In its first action in the 116th Congress, the House Ways and Means Committee introduced a bipartisan bill that would channel loans to collectively bargained pensions destined for insolvency.
Introduced by Rep. Richard Neal, D-MA, the newly minted chair of the House Ways and Means Committee, the Rehabilitation for Multiemployer Pensions Act has a total of 10 sponsors, five from each party.
A rebranded version of the Butch Lewis Act that was first introduced in the Senate by Sherrod Brown, D-OH, in 2017, the bill would establish the Pension Rehabilitation Administration within the Treasury Department.
The PRA would operate the Pension Rehabilitation Trust Fund, which would include proceeds from specially issued Treasury bills sold to institutional investors, and loan and interest repayments made from borrowing pensions. Payments to institutional investors in the Treasury bills would be paid from the Trust Fund.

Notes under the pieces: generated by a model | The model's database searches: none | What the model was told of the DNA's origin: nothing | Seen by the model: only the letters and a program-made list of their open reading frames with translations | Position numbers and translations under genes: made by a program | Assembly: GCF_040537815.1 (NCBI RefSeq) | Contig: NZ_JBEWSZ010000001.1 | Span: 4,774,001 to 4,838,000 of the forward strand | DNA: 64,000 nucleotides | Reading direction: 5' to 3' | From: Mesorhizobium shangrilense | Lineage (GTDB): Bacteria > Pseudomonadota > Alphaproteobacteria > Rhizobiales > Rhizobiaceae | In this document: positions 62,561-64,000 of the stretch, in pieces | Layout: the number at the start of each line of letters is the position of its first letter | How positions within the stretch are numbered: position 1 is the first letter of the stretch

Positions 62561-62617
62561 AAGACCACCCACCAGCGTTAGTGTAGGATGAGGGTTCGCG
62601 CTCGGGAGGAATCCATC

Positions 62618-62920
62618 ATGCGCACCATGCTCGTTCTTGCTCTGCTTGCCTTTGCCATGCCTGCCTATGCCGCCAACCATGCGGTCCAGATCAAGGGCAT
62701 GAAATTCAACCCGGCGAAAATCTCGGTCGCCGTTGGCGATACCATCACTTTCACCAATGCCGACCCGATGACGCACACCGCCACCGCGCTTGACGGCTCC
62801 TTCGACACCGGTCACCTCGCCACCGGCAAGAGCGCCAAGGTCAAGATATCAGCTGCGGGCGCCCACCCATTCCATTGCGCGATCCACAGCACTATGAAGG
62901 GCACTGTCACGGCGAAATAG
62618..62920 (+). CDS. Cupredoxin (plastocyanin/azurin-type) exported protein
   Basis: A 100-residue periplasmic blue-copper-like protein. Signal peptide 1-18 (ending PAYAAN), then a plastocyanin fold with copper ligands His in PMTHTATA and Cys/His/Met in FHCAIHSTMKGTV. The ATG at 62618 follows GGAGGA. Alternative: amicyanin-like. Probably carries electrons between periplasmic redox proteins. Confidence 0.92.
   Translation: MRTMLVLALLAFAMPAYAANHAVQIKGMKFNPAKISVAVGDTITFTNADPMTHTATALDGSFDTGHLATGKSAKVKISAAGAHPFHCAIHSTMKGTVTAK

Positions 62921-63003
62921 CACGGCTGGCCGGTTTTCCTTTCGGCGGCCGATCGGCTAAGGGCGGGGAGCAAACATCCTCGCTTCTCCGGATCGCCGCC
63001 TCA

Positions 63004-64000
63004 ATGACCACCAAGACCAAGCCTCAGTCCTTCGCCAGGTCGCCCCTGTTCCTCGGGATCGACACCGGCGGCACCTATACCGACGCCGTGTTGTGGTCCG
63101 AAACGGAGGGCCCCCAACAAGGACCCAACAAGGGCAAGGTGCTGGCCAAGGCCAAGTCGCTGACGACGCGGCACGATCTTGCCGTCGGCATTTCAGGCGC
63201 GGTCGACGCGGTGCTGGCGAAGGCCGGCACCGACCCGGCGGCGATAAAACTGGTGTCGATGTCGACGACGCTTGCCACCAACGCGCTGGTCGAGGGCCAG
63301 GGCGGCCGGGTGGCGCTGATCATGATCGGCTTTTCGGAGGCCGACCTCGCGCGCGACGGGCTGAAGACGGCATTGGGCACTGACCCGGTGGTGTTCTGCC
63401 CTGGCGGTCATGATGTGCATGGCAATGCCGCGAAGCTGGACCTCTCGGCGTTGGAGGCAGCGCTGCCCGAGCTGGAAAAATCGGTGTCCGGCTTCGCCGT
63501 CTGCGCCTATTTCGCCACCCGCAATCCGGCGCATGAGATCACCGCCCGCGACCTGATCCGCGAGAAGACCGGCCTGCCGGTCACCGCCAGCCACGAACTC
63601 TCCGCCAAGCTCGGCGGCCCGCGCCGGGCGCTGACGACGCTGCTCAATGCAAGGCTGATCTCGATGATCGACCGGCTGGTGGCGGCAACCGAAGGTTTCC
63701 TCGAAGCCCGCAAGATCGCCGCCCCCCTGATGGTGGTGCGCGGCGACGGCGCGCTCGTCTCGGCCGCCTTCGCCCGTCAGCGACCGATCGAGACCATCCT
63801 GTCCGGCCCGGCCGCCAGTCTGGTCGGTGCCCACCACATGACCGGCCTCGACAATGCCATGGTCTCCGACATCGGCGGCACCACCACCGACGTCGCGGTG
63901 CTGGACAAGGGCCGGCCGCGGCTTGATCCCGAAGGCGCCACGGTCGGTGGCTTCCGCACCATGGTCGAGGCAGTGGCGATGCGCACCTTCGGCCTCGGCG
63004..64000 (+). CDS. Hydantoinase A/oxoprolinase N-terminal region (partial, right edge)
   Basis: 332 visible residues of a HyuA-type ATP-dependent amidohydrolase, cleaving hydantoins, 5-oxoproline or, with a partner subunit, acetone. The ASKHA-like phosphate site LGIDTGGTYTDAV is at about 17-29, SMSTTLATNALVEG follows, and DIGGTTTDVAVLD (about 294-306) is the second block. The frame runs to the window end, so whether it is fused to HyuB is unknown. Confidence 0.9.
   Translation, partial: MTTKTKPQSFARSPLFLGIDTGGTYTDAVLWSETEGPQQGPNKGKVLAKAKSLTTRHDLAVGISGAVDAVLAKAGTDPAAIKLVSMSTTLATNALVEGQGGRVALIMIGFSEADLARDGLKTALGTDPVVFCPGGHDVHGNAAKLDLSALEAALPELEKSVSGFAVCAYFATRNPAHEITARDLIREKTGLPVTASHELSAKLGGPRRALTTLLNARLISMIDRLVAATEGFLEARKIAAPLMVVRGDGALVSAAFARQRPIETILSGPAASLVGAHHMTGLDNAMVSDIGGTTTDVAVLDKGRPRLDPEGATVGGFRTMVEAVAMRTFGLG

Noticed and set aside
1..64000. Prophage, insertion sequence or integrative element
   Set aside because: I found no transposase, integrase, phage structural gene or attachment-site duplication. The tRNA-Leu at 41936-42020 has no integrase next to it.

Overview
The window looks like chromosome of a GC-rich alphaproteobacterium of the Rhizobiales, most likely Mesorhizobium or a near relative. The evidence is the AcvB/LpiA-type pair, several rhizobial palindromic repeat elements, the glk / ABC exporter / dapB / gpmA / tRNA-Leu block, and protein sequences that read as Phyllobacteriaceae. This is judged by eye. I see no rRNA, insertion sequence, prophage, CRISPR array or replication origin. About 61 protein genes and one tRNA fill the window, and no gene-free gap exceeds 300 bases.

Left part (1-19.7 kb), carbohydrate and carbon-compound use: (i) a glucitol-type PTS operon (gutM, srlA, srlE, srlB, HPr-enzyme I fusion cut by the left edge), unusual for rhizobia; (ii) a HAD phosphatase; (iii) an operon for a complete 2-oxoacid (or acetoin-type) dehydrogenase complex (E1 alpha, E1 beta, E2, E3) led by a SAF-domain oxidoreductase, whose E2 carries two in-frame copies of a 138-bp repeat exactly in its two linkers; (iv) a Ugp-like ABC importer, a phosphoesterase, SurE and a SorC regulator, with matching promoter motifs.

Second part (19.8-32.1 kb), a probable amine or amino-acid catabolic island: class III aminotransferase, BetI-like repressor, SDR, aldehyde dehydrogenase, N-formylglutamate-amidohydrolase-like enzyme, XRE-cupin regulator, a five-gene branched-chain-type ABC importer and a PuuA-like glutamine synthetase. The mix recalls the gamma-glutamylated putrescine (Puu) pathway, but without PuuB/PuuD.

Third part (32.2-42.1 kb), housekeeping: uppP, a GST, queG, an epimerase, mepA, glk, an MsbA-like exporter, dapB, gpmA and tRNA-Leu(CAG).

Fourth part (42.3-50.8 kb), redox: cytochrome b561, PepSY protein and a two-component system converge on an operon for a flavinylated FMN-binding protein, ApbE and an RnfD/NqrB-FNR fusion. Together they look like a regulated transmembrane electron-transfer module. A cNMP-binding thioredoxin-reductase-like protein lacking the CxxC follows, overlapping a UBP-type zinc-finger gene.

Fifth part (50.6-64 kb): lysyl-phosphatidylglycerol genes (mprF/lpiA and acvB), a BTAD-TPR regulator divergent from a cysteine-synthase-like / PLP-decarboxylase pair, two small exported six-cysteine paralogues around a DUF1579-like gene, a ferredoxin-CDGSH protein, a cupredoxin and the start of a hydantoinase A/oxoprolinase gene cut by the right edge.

Pensions in “critical and declining” status that are projected to be insolvent within 20 years would be channeled enough assets to fund pension obligations for all participants in pay status at the time the loan is made.
No benefit cuts would be required to qualify for the loans. Pensions that have already suspended benefits under the Multiemployer Pension Reform Act would be required to apply for loans.
Loans would be extended over a 30-year period. Borrowing pensions would make interest payments for 29 years, and in the 30th year full principal repayment is due.
As was the case with the Butch Lewis Act, the latest iteration of a rescue package for upwards of 130 multiemployer plans includes a provision that allows for loan forgiveness if a plan is unable to repay the principal.
The PRA will have the authority to renegotiate revised repayment terms to avoid benefit suspensions.